In the saddle: Conditions closer to mid-July than mid-June |

In the saddle: Conditions closer to mid-July than mid-June

BASALT – I got out on two good mountain-bike rides last weekend in different parts of the valley and was shocked at the severity of the dry conditions.

A good rule of thumb for nearly 20 years has been that the “upper loop” on Basalt Mountain is dry enough to ride right around my birthday in the third week of June. There has been many a year where I jumped the gun only to turn back when I found swampy conditions on the singletrack on the mountain-top, after leaving the old logging road.

A rock-garden traverse through the woods on the top of the mountain is legendary for the deep, muddy puddles it often harbors well into the summer, even after the rest of the trail is dry. Not this year. I rode with two friends on Saturday and discovered conditions closer to a dry July than early June. No swamps, no puddles. Two stream crossings on the downhill plunge to Cattle Creek barely got our tires wet.

The trail was actually in amazing shape. A lot of it is rocky, and it’s often in the dark timber, so it had been beaten yet to fine powder. The rocket-fast downhill to Cattle Creek had only four or so downed trees, despite the persistent winds. I can only assume the Aspen-Sopris District trail crew of the U.S. Forest Service has gotten in there already and worked its magic. Thanks, guys.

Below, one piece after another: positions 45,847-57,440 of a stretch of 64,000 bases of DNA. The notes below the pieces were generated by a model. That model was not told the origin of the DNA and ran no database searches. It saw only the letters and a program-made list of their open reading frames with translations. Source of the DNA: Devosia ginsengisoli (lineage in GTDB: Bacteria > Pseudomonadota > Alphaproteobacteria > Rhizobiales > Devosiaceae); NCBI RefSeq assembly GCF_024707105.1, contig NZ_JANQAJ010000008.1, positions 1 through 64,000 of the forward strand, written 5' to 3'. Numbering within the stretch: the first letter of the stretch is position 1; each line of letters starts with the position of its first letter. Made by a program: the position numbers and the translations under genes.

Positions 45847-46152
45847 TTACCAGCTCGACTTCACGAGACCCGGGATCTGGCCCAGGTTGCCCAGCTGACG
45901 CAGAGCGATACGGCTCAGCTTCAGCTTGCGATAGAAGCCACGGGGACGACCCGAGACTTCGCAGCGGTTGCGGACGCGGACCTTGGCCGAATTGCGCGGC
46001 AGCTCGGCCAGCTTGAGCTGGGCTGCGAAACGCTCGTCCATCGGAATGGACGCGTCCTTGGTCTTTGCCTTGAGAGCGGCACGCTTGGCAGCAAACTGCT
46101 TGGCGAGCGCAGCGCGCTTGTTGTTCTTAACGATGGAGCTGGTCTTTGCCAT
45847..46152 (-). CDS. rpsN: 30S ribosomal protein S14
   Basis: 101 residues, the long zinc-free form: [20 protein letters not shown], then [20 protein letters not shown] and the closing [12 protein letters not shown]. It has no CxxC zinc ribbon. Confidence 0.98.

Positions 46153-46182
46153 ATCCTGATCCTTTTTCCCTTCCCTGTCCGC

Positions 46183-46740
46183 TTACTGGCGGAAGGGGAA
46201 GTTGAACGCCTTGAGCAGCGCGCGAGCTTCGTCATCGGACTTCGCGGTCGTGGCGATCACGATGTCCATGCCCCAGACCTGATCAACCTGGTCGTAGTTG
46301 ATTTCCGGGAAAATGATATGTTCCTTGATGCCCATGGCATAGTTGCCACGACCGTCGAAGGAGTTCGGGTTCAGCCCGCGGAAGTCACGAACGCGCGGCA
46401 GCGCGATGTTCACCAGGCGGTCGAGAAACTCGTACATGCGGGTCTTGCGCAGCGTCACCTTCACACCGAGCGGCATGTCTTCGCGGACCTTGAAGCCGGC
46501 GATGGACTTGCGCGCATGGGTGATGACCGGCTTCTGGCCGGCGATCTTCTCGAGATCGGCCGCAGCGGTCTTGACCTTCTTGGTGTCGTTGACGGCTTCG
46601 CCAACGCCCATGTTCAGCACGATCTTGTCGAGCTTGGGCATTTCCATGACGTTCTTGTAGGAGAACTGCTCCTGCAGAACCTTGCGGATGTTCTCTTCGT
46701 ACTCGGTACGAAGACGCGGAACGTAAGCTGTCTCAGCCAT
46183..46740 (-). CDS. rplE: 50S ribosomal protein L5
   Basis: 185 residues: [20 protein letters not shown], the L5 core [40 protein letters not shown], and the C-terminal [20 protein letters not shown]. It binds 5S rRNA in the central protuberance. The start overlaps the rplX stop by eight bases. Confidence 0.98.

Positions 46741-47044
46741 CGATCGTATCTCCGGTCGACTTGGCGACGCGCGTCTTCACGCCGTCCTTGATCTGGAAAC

I took a trip Sunday to Snowmass Village for my first dabble in the delightful trails out there this spring. The singletrack Highline and Sky Mountain Park trails were a pleasure to ride, as always, but they’ve already been hammered. The trails are exposed to the sun, so they are dry as a bone. They are also getting ridden a lot, presumably because some of the killer trails on lower Burnt Mountain remain closed until June 21 to protect elk during calving season. The trailers were pounded into dust a few inches thick in many places.

Let’s pray for rain, even though these gorgeous, sunny days are a treat. We need relief from fire danger, low river and stream levels and hard-trodden trails.

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